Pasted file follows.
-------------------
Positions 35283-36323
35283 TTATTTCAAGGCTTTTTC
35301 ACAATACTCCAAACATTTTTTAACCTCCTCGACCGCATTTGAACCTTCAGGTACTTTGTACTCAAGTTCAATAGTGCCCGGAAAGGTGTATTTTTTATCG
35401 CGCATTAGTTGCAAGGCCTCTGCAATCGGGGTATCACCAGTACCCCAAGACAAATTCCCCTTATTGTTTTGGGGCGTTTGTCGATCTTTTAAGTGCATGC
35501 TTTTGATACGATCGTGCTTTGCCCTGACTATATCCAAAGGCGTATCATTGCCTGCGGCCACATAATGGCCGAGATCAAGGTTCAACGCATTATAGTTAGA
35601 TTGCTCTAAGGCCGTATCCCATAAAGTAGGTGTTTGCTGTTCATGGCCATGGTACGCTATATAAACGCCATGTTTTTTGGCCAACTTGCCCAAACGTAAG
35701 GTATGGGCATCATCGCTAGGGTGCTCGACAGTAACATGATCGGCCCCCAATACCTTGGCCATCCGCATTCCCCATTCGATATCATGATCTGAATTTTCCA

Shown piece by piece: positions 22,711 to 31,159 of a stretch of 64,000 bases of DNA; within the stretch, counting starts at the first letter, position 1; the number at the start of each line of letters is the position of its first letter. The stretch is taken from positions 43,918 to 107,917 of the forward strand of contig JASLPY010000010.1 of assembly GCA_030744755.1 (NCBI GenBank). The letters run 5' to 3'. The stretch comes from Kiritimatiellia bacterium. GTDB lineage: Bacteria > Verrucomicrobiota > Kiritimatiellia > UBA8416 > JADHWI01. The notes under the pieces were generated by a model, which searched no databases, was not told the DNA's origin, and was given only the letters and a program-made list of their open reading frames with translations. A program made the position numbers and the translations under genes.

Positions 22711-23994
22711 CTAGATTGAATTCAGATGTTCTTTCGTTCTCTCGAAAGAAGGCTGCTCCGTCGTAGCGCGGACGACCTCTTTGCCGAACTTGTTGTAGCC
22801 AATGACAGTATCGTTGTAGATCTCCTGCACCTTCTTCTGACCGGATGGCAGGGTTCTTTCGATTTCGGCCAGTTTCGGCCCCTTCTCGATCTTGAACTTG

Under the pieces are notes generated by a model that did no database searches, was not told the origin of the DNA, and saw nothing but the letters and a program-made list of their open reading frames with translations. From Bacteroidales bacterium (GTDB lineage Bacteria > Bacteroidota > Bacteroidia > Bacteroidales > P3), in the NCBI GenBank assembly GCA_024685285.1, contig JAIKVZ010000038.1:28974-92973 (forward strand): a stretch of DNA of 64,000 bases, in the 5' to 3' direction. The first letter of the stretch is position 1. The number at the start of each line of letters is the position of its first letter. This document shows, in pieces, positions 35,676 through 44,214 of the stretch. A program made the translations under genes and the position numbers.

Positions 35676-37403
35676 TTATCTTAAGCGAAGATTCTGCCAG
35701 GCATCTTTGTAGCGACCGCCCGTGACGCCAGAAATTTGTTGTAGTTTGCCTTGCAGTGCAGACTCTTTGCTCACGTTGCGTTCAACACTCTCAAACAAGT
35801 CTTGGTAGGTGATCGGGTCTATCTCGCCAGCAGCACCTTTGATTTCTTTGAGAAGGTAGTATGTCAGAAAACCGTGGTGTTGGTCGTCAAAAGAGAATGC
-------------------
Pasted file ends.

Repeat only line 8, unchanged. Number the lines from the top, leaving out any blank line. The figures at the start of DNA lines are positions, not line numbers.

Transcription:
Shown piece by piece: positions 22,711 to 31,159 of a stretch of 64,000 bases of DNA; within the stretch, counting starts at the first letter, position 1; the number at the start of each line of letters is the position of its first letter. The stretch is taken from positions 43,918 to 107,917 of the forward strand of contig JASLPY010000010.1 of assembly GCA_030744755.1 (NCBI GenBank). The letters run 5' to 3'. The stretch comes from Kiritimatiellia bacterium. GTDB lineage: Bacteria > Verrucomicrobiota > Kiritimatiellia > UBA8416 > JADHWI01. The notes under the pieces were generated by a model, which searched no databases, was not told the DNA's origin, and was given only the letters and a program-made list of their open reading frames with translations. A program made the position numbers and the translations under genes.